Headline example 1: "Liberals a ‘party of the past’: poll." Appears on the Global news site.

Headline example 2: "Most Liberal, NDP supporters back party merger: poll." Appears on a Saskatchewan Postmedia newspaper outlet.

Merger, party of the past, nothing too suggestive about those headlines as the alert Postmedia crew want their news pages to be read as the Liberals gear up for a week in which the executive meets to set ground rules on leadership.

Good too that Ipsos was kind and conscientious enough to poll on the state of the Liberal party right about now. They also seem to have helpfully included such options as "pretty much written off the Liberals" as choices. That sounds eminently fair, don't you think? To their credit, however, they did mention this result, although it is not getting as much play as the ominous takeaways: "The other half believes the party will once again be a force to be reckoned with."

It's not to say that there aren't nuggets of truth in both headlines that people would feel. You could put me down as well as one of the 21% who think the party can be characterized as a party of the past. I don't take that as a death sentence, however, as many Conservative and NDP partisans do as they tout it across Twitter as a proud new headline to disseminate. It's an opportunity to vanquish such considerations.

Take the nuggets but don't be dismayed by the presentation.

Update (7:00 p.m.): Knew I forgot something...there was a third headline generated out of the above-referenced Ipsos poll: "Justin Trudeau more popular choice than Rae for Liberal leadership: Poll." Even more mileage to throw on the barbie with that one.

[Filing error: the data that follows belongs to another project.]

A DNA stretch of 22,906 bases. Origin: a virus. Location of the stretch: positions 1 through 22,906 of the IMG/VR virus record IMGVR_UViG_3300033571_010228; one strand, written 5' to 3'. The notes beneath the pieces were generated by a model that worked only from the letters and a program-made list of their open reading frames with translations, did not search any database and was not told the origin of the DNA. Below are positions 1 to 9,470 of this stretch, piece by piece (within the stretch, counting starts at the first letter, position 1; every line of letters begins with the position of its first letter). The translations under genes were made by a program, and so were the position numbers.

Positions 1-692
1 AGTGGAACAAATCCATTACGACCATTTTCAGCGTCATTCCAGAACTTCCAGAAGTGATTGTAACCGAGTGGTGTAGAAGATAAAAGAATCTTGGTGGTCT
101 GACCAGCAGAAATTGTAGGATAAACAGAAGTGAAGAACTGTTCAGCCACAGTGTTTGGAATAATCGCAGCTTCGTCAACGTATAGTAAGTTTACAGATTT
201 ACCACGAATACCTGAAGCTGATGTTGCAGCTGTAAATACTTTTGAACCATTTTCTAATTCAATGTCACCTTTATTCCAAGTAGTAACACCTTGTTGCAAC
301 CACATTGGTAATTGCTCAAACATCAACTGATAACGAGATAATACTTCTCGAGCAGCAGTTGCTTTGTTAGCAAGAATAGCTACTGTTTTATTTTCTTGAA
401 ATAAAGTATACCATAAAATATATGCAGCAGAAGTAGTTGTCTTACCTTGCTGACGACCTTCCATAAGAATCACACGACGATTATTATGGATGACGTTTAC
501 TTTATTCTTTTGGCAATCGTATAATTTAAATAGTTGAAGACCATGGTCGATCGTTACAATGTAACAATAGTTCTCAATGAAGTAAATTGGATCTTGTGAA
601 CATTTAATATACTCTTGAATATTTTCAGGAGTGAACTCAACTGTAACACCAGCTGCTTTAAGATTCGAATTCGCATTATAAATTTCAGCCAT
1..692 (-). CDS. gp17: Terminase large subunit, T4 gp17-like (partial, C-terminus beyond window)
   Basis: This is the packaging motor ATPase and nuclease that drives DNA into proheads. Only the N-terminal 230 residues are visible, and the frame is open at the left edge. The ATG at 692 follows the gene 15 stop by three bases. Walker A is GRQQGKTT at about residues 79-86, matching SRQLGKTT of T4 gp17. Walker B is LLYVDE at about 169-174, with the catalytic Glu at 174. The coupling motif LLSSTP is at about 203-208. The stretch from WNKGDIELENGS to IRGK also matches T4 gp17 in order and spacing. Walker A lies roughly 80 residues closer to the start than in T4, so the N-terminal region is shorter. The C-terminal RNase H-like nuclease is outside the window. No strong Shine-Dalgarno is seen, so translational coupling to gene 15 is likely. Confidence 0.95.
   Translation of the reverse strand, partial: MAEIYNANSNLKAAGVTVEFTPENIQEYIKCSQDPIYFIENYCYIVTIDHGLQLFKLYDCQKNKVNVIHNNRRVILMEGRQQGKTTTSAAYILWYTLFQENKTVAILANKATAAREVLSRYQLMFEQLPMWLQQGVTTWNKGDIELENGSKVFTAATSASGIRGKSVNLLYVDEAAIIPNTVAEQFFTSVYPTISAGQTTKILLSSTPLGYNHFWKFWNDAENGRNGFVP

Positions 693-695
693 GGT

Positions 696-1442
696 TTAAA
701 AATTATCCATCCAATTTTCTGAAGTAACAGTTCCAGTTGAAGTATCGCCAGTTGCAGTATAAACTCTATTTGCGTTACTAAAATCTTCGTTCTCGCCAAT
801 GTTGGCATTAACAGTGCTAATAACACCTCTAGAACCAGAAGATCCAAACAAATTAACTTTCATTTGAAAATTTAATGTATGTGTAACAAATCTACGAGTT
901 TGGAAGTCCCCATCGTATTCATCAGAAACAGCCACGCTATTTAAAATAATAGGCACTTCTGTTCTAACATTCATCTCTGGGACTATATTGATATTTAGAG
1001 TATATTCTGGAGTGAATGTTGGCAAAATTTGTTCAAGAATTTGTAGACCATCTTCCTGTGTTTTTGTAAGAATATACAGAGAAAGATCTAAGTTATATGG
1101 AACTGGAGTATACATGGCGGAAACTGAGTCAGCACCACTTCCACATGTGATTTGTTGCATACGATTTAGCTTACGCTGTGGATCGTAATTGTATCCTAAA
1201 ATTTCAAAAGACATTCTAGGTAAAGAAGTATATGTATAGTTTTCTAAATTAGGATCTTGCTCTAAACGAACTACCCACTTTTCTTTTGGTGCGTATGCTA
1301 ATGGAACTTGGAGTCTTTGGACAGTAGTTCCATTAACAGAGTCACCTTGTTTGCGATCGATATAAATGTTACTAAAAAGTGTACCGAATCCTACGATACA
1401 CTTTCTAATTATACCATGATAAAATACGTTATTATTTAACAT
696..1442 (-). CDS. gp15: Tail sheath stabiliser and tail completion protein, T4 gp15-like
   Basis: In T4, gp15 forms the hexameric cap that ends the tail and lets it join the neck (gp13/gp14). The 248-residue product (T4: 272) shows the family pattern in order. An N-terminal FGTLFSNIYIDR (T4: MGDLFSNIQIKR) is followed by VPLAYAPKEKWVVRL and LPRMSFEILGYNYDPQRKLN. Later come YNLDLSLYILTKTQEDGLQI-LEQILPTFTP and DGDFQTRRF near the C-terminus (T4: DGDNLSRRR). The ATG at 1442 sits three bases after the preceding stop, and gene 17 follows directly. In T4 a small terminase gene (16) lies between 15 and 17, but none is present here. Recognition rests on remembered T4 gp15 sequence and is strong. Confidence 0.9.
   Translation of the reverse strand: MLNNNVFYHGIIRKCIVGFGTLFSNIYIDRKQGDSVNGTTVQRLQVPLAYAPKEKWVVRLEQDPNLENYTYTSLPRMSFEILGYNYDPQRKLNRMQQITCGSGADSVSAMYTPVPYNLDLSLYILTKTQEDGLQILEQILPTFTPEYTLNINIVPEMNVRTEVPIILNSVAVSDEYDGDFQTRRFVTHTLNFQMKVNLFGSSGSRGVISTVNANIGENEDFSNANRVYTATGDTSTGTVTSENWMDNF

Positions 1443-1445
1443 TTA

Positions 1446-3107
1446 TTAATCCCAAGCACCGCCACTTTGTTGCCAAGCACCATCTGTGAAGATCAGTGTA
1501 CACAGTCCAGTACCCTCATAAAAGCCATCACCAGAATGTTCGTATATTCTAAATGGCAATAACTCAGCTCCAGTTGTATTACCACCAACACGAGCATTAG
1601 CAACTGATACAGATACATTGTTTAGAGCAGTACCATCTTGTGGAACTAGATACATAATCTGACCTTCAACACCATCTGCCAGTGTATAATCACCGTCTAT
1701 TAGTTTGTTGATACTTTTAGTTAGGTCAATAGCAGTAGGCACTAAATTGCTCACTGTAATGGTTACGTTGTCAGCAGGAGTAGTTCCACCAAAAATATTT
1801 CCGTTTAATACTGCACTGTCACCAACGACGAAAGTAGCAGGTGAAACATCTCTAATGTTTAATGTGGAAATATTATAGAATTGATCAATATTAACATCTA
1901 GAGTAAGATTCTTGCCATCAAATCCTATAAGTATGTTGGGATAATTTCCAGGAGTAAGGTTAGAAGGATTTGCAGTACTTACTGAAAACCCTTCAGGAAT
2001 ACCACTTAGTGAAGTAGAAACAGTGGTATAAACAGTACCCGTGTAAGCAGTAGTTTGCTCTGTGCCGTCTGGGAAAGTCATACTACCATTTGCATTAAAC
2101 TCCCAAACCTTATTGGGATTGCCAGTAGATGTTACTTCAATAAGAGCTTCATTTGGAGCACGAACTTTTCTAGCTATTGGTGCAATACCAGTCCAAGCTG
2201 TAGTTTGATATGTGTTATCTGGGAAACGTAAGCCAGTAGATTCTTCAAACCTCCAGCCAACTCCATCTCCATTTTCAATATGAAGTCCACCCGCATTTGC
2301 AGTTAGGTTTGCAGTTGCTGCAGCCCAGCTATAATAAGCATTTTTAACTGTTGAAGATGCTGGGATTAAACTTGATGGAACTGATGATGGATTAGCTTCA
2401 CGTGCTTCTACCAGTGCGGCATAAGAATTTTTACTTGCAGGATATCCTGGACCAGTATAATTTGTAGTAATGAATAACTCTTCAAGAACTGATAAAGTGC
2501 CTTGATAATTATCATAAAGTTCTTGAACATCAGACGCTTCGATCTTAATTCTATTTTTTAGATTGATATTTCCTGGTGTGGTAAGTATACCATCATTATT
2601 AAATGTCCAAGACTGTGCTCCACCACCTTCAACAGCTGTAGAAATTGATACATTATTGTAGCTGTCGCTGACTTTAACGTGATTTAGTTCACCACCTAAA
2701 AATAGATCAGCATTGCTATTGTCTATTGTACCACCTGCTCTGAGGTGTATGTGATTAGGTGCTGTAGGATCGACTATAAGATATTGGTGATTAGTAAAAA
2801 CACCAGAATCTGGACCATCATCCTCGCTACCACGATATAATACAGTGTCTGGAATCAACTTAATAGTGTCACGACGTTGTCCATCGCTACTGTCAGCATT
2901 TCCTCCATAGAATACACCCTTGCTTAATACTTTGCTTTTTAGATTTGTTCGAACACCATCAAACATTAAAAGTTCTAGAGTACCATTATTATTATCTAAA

Friday, June 08, 2012

Friday night



Have a good night!

Statesman at work

Well this seems to have gone well, what with the takeaway platitudes of agreement between Hollande and Harper about the need for growth and for there to be stability in order to have growth.



But wait! "After Harper meets socialist president, Tories take 'sumptuous' Europe to task." Well, I'm sure the French ambassador to Canada wouldn't have taken offence to the good cop-bad cop two step thing the Conservatives had going on yesterday. Do these ambassador types ever notice such things anyway? Then relay such comments back to the mother ship?

Let's ask the German one. Ouf.

Onwards with Harper-does-Europe-2012! How to win friends and influence people, etc.

Wednesday, June 06, 2012

You're doing it wrong, Larry Miller

"Tory MP wants Baird to consider yanking Canada out of UN." Such a piker. If you really want to get your Tea Party on, you need to go big. You sir, are no John Bolton.
Bolton famously said “there is no such thing as the United Nations” and if the U.N. building in New York “lost ten stories, it wouldn’t make a bit of difference.”
Good to know the Reformers, as always, are on top of the American right wing's pet projects and are importing them here.

Oh, and what Dominic LeBlanc said.

The Harper interview

A few thoughts on the big interview last night between Harper and Peter Mansbridge on the National...